Cheshire Life Luncheon - Carden Park
PUBLISHED: 13:48 30 December 2009 | UPDATED: 15:39 20 February 2013
Diners at this Cheshire Life lunch were impressed by attention to detail and the use of local produce on a large scale at this premier hotel
It's a long and winding road from the gates of Carden Park estate to the front door of the impressive modern hotel in its midst. The drive, best part of a mile long, which meanders through the estate's lovely undulating countryside and discreetly laid out championship golf course, means that the hotel enjoys a delightful setting and enviable seclusion.
It's the ideal setting for conferencing, corporate events, golfing breaks and increasingly get-away-from-it-all leisure weekenders discovering this most beautiful corner of Cheshire nestling between the sylvan Peckforton Hills and the Welsh border.
But there's no passing trade. And when ambition burns as bright as it does at Carden Park to establish the hotel's restaurant as a dining destination in it's own right, that means first building a reputation for top-notch hospitality.
As guests at this Cheshire Life luncheon can attest, they're well on their way. Paul Bayliss arrived as deputy general manager specifically charged with driving forward the food and drink operation just as a major refurbishment of the restaurant was completed. Redmond's Restaurant - named after the son of Carden Park's owner Steve Morgan - now sports a chic and stylish conservatory offering panoramic views across the vale of the River Dee towards the Clwydian Range on the horizon.
Some may think that catering for over over a quarter of a million diners in 2008 was no mean achievement, but Paul and his boss, general manager Hamish Ferguson, remain determined that Redmond's should be acclaimed as 'a restaurant, not just a hotel restaurant'.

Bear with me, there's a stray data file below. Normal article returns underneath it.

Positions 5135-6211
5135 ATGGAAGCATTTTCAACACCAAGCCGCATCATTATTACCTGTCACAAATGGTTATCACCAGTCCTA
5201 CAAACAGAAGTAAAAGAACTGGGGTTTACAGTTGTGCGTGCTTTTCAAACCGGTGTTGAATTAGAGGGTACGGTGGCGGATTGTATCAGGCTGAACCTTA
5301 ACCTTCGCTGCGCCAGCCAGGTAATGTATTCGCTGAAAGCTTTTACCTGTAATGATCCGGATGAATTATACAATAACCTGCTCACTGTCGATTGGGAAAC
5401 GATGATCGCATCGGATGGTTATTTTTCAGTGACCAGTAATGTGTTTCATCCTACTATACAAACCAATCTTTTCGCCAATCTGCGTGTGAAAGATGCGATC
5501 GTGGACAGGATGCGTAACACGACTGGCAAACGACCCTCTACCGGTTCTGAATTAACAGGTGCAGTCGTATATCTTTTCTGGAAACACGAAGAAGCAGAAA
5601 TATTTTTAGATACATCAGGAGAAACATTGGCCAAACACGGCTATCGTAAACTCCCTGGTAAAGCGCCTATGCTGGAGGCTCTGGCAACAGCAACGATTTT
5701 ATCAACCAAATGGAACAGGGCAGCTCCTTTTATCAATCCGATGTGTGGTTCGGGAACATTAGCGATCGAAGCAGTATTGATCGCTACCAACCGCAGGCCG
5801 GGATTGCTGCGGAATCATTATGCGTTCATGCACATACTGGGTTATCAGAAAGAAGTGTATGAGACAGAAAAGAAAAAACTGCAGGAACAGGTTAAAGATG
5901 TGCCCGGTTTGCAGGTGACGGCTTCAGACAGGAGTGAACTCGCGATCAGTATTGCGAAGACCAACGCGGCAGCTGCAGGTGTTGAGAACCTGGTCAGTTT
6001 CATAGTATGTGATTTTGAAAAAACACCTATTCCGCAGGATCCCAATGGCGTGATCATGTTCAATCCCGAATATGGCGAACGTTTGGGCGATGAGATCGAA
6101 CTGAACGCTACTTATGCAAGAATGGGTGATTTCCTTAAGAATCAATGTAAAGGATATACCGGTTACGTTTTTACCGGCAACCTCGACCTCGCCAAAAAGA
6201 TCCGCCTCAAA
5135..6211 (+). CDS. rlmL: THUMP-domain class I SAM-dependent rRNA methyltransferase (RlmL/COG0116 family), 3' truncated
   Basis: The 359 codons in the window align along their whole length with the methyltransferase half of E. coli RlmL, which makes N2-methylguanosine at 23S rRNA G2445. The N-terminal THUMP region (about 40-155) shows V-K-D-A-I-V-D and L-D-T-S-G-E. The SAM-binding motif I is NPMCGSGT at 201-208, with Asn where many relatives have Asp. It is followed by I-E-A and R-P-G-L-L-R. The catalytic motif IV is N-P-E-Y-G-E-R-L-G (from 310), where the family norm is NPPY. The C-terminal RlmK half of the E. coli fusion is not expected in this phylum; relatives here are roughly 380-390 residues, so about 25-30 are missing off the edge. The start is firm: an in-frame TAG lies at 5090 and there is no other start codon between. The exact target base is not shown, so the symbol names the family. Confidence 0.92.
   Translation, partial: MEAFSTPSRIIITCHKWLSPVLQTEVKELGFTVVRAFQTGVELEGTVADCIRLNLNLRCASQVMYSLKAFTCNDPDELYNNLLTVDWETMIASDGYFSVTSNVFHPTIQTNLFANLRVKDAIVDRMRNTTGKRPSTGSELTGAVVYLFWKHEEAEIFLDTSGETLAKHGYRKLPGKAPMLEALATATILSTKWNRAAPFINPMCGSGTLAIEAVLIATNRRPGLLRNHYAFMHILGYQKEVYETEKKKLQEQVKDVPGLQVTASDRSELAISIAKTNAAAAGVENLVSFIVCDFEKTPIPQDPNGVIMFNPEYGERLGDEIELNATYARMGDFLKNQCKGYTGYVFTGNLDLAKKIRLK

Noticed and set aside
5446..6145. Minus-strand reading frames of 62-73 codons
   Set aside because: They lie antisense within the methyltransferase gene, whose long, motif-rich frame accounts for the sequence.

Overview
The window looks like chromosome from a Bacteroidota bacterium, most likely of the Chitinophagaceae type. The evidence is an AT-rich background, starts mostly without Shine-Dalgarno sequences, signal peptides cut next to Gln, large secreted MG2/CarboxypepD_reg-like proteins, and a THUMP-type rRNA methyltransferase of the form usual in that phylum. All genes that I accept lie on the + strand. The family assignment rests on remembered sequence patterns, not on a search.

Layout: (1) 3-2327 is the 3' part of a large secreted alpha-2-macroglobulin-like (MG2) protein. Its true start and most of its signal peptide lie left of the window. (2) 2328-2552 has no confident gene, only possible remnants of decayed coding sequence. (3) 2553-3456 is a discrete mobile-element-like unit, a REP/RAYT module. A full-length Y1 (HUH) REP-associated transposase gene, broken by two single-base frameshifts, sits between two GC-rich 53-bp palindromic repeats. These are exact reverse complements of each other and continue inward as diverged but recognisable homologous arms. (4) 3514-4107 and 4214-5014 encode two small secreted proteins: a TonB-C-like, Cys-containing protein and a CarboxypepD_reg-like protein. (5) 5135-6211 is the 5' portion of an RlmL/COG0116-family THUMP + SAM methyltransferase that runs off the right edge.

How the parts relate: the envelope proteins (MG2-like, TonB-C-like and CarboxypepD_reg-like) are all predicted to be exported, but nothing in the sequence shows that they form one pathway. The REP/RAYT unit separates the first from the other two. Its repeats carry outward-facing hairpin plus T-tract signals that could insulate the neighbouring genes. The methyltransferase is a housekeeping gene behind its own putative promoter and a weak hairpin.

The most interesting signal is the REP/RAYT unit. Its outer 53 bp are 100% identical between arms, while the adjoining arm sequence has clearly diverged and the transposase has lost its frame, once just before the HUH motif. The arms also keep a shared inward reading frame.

Their modus operandi - greatly enhancing the local provenance of the food - is admirable. While it's one thing for the ambitious chef-patron of a small restaurant or gastropub to source ingredients from local suppliers, it's quite another for a large hotel catering for more than 250,000 guests a year; nevertheless, they have pulled it off with aplomb.
The luncheon menu expressed pride in the hotel's relationship with the 'range of suppliers, producers, growers, gatherers, makers, musicians and menders' on which it relies and reproduced a cast list of food heroes to rival the credits of a Cecil B de Mille epic. Moreover, in executive chef Rob Price and his brigade, Carden Park boasts the wherewithal to make best use of prime ingredients.
Guests gathered in a comfortably appointed corner of the hotel's smart see-and-be-seen Morgan's Bar for welcoming flutes of Perrier-Jouet Grand Brut NV Champagne and a trio of wittily-crafted canapes - mini shepherd's pies, dainty little filo cones filled with miniature fish, chips and mushy peas and Vernon's own black pudding from nearby Holt with mustard mayonnaise before taking their seats in Redmond's conservatory.
We started with a generous fillet of flavoursome Scottish smoked haddock served under a lovely cheesy rarebit glaze made with Connolly's Crabtree, sourced virtually next door in Malpas, garnished with a salad of plum tomatoes and a macedoine of pickled cucumber.
The accompaniment, an excellent, vibrantly fruity, Viura-Malvasia white Rioja - supplied by Bibendum and eloquently described by Rob McIntosh representing the producer, Bodegas Dinastia Vivanco - was a prime example of new wave, high quality Spanish winemaking.
The main course epitomised everything that's most desirable about basing cooking on location and season. Loin eye medallions of venison from the Duke of Westminster's estate and supplied by Andrew Vernon of Holt, came carved thick, pink and deliciously tender alongside a morsel of braised venison providing contrasting taste and texture.
The 'trimmings' - celeriac puree, dice honeyroast root vegetables, sauteed spinach and perfect, crispy garlic and rosemary roast potatoes, all procured from local Cheshire farms, and aromatic juniper and Port sauce - were exemplary. And the depth of flavour offered by the red Dinastia Vivanco Rioja Reserva - concentrated berry fruit and sweet harmonious oak - made the perfect marriage.
The plate of mini desserts comprising a 'citrus shot' of lime jelly and lemon posset with an orange shortbread biscuit, mini toffee apple tart, sugared almonds and wafer-thin roundels of milk chocolate sandwiching blobs of the 'king of pralines', Gianduja parfait would have provided the grandest of finales were it not for the platter of superb Cheshire cheeses that followed.
There was Cheshire blue, Cheshire white and Golden Cheshire from Mike Heler, brie from Laurel Farm, near Nantwich, Kate Hollinshead's Raven's Oak Goat's and Crabtree from Malpas accompanied by lovely beetroot and apple chutney. As golfers might say: top hole!